No Alarms and No Surprises? What Lyft’s Slump Tells Us About Modern Capitalism

by James Meadway

6 April 2019

RYBN Ars Electronica /Flickr

Ride-hailing app Lyft’s initial public offering (IPO) last week saw the company valued at $24.3bn in its first day of trading shares – before crashing back below its $72-a-share initial purchase price, where it has knocked around for the rest of the week. Short-sellers (those betting on further price falls) have reportedly gone into “overdrive”, whilst the post-offer price slump has been flagged as a significant warning for tech investors in general.

Unless you personally have money on it, it’s best not to pay too much attention to the wobbles on the stock market. Financial markets are fundamentally herdlike and irrational, and the hype that has developed around IPOs is a particularly good example of it. Back in the olden days, so the textbooks tell us, an initial public offering was the chance for a company to raise funds: by offering public shares, it could attract far more investment than if it remained in private hands as buyers hand over their money for fresh equity.

Alas, this virtuous mechanism for the expansion of productive capital was crudely abused by the chancers and ne’er-do-wells that are – this will shock you – attracted to finance, it quickly becoming clear that an IPO made under the market’s expected valuation for the company would produce rapid, entirely speculative returns. Or, alternatively, talking a company up to the skies ahead of its IPO would get you to the same place – big cash, as fast as possible. IPOs have, as a result, turned into pots of sticky honey for every bullshit merchant going, and the bigger the story that can be spun, the better. A story about how (say) ride-hailing apps were going transform the urban environment, end private car use, and pave the way for the self-driving robocar services of our fully-automated future is a pretty big one to spin, and never mind the fact that Lyft has never turned a profit or, seemingly, had any real intention of doing so.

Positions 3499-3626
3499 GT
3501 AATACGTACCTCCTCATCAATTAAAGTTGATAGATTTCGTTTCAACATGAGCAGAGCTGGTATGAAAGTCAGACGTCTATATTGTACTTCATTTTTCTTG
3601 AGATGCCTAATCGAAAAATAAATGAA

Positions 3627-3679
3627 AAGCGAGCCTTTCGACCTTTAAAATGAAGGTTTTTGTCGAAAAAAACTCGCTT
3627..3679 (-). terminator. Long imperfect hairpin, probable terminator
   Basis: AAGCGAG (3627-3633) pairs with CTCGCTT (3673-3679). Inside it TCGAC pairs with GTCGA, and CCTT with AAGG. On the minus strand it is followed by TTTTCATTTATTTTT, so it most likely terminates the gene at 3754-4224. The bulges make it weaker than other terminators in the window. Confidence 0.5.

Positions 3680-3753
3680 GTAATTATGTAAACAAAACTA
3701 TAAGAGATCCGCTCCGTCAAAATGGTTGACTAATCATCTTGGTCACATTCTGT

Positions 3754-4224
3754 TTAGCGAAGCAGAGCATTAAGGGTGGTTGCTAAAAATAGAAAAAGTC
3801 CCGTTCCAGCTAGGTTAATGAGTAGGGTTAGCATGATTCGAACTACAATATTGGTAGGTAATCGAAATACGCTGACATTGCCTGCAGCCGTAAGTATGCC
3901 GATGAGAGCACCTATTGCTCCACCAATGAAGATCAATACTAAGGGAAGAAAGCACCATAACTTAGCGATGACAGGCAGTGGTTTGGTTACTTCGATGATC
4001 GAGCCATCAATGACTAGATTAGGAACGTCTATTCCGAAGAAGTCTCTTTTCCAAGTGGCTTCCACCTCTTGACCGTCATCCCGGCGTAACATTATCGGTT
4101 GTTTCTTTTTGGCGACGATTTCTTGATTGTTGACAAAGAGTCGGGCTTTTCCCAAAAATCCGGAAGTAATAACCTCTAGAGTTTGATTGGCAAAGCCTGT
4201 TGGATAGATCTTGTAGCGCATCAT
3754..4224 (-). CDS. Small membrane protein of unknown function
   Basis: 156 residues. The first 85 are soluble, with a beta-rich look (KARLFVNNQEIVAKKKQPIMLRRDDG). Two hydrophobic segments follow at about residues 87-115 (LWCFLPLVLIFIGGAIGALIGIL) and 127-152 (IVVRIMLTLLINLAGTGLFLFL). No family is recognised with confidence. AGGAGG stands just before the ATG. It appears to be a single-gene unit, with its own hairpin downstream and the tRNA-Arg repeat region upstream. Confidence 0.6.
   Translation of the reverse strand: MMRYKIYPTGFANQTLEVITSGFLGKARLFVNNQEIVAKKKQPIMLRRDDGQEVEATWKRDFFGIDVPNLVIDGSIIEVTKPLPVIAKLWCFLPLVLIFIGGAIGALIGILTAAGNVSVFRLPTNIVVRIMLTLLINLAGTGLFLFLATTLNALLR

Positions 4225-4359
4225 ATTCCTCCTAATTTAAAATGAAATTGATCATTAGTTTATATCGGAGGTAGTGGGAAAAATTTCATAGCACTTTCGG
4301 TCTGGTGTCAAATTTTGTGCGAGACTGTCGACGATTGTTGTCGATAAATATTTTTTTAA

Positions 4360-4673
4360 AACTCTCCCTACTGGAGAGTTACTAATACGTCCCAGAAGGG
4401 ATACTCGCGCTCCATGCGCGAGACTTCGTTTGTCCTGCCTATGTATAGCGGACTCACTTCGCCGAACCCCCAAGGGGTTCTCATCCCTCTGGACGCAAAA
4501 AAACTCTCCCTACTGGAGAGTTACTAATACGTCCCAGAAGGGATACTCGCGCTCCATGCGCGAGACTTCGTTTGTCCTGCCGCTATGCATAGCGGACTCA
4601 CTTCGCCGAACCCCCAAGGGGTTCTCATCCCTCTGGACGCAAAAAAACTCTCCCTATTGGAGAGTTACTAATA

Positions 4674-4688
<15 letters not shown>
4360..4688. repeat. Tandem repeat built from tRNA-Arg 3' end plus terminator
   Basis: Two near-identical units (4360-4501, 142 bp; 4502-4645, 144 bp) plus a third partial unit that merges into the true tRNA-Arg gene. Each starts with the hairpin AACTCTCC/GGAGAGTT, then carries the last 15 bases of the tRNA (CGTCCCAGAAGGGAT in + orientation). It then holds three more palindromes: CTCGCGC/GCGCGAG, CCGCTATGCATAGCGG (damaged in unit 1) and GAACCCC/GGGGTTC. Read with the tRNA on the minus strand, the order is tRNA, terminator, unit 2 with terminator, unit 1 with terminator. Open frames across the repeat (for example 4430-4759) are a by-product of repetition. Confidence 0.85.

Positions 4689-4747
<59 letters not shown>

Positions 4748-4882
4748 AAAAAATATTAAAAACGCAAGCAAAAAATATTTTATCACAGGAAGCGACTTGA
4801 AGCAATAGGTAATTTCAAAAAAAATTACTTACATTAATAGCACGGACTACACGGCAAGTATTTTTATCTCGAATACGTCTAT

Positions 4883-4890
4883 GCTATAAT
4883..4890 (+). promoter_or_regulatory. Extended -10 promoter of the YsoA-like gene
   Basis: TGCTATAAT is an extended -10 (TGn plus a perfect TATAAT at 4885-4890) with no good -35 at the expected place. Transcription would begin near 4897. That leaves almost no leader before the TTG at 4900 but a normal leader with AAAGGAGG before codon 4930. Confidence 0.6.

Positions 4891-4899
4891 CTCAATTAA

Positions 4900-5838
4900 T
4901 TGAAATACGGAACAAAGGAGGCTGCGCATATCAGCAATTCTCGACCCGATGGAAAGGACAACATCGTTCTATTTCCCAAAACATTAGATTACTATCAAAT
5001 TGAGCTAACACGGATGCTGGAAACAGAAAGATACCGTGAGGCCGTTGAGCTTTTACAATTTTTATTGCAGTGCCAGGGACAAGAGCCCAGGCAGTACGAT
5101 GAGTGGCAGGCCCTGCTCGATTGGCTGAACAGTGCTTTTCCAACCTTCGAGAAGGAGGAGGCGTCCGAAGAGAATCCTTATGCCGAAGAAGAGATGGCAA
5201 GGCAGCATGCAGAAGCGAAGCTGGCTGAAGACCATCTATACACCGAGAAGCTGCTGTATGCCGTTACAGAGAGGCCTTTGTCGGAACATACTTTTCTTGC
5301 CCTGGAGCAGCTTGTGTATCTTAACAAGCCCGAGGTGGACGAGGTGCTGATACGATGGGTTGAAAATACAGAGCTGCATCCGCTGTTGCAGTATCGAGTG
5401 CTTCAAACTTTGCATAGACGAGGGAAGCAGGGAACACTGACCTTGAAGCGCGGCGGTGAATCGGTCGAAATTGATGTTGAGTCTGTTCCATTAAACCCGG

Nonetheless, the flunk of a major tech IPO within a few days ought to alert us to something important. To see this, we need to grasp two things. First, the weird economics of networks. Second, the even weirder economics of the last ten years.

The economics of networks are simple, and brutal: each additional member of the network adds value to the network. A single phone is useless, but two people with two phones are worth something. Three people are worth more, four worth more still – and so on until everyone is connected. And they will usually all end up connected on the same network, since it is far more valuable to any new member to join the network that everyone else is already on. This is the brutal part: one network will dominate the rest. So if you want to make real money, you really need to get in there first – and have sharp elbows.